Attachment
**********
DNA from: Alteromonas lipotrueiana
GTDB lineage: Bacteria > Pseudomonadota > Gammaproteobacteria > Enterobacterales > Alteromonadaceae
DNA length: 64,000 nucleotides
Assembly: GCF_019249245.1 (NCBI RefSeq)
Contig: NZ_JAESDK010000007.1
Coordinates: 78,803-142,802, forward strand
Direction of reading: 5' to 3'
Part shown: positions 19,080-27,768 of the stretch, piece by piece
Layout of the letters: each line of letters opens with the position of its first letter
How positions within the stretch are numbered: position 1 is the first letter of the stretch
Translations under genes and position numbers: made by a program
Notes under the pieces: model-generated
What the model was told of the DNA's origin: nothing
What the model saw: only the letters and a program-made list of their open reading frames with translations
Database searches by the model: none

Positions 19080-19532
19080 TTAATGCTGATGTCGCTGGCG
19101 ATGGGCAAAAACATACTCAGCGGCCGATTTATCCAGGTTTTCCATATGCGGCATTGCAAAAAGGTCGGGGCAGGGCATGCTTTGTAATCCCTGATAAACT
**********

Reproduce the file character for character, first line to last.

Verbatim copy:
DNA from: Alteromonas lipotrueiana
GTDB lineage: Bacteria > Pseudomonadota > Gammaproteobacteria > Enterobacterales > Alteromonadaceae
DNA length: 64,000 nucleotides
Assembly: GCF_019249245.1 (NCBI RefSeq)
Contig: NZ_JAESDK010000007.1
Coordinates: 78,803-142,802, forward strand
Direction of reading: 5' to 3'
Part shown: positions 19,080-27,768 of the stretch, piece by piece
Layout of the letters: each line of letters opens with the position of its first letter
How positions within the stretch are numbered: position 1 is the first letter of the stretch
Translations under genes and position numbers: made by a program
Notes under the pieces: model-generated
What the model was told of the DNA's origin: nothing
What the model saw: only the letters and a program-made list of their open reading frames with translations
Database searches by the model: none

Positions 19080-19532
19080 TTAATGCTGATGTCGCTGGCG
19101 ATGGGCAAAAACATACTCAGCGGCCGATTTATCCAGGTTTTCCATATGCGGCATTGCAAAAAGGTCGGGGCAGGGCATGCTTTGTAATCCCTGATAAACT